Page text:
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Let’s face it; change is neither easy nor fun. It is work and work takes energy and commitment. While many leaders couch change impacts from an ERP implementation as “it’s just business,” to the end-user it is personal. Most ERP initiatives impact the entire organization and take people way outside of their comfort zone.

Effective change management leadership guides teams through the process while encouraging them to go to their “discomfort zone,” where innovation, stimulation and personal growth can thrive. It is important for leadership to understand and recognize that some people will move past this space into the “panic zone,” where they shut down, become disruptive or undermine the success of the project.

Beyond the myriad of system and process changes that come with a new ERP implementation, there are impacts to how people perceive their self-worth within their functional area and the organization as a whole. Job functions, tasks and responsibilities change. Employees need new and specialized training; they can feel inadequate and fear that their “old” skills will render them obsolete. In fact, the vast majority of ERP implementation failures are due to companies not taking into account the impacts of change on their staff.

So let’s say you have taken the necessary steps to engage team members from the onset. You have solicited their feedback relative to issues, opportunities and threats that may come with the new system and you have provided comprehensive communications and initial training; yet despite your best efforts and investments, you still have pockets of resistance. There are people who still want things to stay the same and question the value of change – “If it ain’t broke, why fix it?”

What do you do?  There are five key steps that leadership and ERP project teams can take to address these issues.

1. Provide leadership. Understand that leading change is core to a leader’s role and responsibility with a new ERP project. It is mandatory to provide clear, consistent and repeated articulation of the vision and goals of the project. Make sure to link them to the overall corporate vision and goals. In many cases, the leadership team fails to realize and understand the importance of this role. Most leadership teams have been planning for the new system for months, if not years but forget that end-users are just now finding out about it. If leadership does not lead change, people won’t understand why a new ERP system is being implemented. Instead of understanding that the system will help the company grow, be more competitive, better serve customers and become more efficient, they will assume it is a cost-cutting measure and a way to eliminate staff.

2. Communicate early and often. Let your teams know what is coming and when by being honest and clear in your communications. Let them know what is expected of them and the channels of communication they have available for feedback and for asking questions. Use face-to-face forums like “town halls” and department meetings to give team members a chance to ask questions. Make use of other communication channels like newsletters, emails and unique collateral to provide updates. Create a group of key influencers and peers and make them Change Agents. Train them on what their roles and responsibilities are and how they can be a conduit to leadership for team members to share their concerns, address rumors and provide factual updates about the project.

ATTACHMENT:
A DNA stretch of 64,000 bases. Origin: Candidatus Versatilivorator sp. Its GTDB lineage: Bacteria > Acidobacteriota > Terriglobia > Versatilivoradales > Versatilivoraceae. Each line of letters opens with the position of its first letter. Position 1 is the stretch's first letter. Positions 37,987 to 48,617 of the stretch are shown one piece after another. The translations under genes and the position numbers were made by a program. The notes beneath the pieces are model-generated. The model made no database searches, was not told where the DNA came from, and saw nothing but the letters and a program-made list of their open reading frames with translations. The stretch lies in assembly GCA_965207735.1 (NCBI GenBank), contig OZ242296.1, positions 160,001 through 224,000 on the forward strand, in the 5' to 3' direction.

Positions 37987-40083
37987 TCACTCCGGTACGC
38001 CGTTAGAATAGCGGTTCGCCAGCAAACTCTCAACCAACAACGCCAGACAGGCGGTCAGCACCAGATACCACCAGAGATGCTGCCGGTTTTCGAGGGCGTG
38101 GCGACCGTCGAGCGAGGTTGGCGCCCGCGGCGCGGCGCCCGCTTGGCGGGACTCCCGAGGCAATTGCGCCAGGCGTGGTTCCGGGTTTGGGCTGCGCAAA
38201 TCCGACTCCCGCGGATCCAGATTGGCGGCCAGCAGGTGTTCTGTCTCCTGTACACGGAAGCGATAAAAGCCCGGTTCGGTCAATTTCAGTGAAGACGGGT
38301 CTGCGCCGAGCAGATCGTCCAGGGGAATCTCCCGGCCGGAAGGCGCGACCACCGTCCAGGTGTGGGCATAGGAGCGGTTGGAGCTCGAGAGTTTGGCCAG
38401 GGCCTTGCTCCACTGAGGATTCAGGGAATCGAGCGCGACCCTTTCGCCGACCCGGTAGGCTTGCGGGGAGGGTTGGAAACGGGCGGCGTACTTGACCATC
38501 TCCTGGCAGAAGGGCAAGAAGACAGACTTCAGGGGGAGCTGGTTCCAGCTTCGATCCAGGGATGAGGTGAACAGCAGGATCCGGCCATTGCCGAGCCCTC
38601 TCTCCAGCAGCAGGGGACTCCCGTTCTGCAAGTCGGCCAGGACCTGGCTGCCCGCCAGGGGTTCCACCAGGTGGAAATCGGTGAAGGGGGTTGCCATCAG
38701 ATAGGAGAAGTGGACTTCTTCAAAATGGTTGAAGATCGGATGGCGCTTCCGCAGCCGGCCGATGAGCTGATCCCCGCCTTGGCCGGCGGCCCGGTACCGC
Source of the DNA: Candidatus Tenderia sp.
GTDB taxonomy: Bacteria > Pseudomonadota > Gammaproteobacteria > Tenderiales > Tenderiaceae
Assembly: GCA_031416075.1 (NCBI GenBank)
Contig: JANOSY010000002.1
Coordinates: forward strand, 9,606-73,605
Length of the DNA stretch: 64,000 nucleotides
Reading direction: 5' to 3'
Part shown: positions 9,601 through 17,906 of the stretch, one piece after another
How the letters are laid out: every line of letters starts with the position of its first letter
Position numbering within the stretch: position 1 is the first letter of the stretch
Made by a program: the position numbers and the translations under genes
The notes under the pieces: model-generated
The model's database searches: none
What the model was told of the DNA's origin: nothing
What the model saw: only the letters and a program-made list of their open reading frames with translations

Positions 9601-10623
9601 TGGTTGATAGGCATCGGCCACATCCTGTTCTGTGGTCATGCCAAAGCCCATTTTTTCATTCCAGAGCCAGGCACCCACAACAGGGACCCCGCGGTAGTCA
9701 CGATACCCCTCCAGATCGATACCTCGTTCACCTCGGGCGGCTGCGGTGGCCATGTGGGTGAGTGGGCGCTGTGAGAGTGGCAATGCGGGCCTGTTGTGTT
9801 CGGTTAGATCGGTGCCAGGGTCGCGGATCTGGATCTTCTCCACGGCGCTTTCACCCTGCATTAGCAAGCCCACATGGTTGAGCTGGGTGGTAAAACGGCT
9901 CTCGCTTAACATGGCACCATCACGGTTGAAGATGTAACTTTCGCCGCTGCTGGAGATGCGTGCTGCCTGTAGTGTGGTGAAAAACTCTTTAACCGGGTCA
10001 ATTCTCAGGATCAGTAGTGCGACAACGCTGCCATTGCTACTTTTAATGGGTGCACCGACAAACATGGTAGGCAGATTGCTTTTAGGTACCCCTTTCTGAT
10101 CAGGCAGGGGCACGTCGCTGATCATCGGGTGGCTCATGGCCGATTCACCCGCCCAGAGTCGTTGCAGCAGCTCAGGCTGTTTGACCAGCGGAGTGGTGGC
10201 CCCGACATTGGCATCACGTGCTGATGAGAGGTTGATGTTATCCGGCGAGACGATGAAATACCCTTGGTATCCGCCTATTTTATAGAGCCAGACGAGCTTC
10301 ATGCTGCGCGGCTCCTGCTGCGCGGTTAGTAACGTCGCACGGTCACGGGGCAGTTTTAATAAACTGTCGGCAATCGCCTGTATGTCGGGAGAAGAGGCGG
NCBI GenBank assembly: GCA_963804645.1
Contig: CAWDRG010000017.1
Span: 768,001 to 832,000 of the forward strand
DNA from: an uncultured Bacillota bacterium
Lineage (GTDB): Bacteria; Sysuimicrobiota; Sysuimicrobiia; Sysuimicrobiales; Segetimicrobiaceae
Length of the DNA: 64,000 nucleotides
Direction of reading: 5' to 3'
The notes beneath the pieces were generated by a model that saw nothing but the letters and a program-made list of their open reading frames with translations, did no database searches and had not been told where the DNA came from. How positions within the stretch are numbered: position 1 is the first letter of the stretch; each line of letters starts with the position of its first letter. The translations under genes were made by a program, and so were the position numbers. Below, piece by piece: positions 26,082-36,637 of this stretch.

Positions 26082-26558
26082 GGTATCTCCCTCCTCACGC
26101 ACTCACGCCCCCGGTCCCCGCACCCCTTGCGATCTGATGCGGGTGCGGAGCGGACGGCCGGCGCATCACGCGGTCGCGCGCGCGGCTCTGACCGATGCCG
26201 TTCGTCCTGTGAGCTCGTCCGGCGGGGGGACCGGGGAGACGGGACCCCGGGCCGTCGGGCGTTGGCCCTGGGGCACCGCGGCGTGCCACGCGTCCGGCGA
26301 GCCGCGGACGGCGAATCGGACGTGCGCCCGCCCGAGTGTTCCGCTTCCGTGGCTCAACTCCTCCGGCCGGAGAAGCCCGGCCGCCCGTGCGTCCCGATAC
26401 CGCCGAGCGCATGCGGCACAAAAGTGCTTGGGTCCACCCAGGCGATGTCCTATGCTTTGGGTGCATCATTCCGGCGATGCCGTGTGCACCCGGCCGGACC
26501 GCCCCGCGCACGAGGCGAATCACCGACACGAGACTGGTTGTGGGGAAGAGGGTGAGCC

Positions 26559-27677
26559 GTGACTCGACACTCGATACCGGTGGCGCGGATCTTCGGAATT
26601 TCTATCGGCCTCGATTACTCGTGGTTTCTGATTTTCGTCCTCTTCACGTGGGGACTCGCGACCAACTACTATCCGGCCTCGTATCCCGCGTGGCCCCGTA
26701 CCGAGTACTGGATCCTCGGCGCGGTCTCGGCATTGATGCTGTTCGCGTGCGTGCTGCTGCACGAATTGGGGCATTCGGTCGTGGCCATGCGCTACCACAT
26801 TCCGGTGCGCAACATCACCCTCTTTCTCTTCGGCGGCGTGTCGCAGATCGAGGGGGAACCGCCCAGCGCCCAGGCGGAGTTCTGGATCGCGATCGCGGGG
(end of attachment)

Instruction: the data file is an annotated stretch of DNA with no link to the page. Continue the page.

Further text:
3. Address the naysayers. An ERP project is a big deal. It costs a lot of money, impacts the organization over an extended period of time and has significant long-term business implications. It is important for the leadership and project team members to be clear about the need for change. If you have change-resistant employees, make sure to speak openly and honestly with them. You could employ the Steven Covey idiom of “Seek first to understand and then be understood,” by giving them a chance to express themselves and then taking the time to communicate the importance of the changes. They must understand any consequences to both themselves and the project as a whole if they continue to resist.

4. Assign accountability. In the majority of cases, if you assign accountability and responsibility then you will get ownership, not just for the ERP project but overall. Most professionals do not want to be micromanaged and most managers and leaders fail to get the most out of their teams for that exact reason. While you want to make sure you take into account feelings and concerns about change, each person has to take personal responsibility for accepting the changes or getting out of the way.

5. Look for signs of resistance. While the vast majority of your team will embrace the changes – assuming you have articulated the need – there will be some that will quietly not be happy. Be on the lookout for telltale signs such as reduced productivity, absenteeism and conflict that if left unaddressed. This will slow the adoption of change and could negatively impact the expected benefits.

To be a viable competitor, a company must embrace and manage the changes that come with a new ERP system. Instilling a culture of continuous improvement and change is a driving force to ongoing success. As noted earlier, it is a core competency of leadership. Ultimately the success of your project will fall on your ability to effectively lead and manage change. It will take time and effort, but if managed effectively, it will be worth it when productivity, morale and profits begin to grow.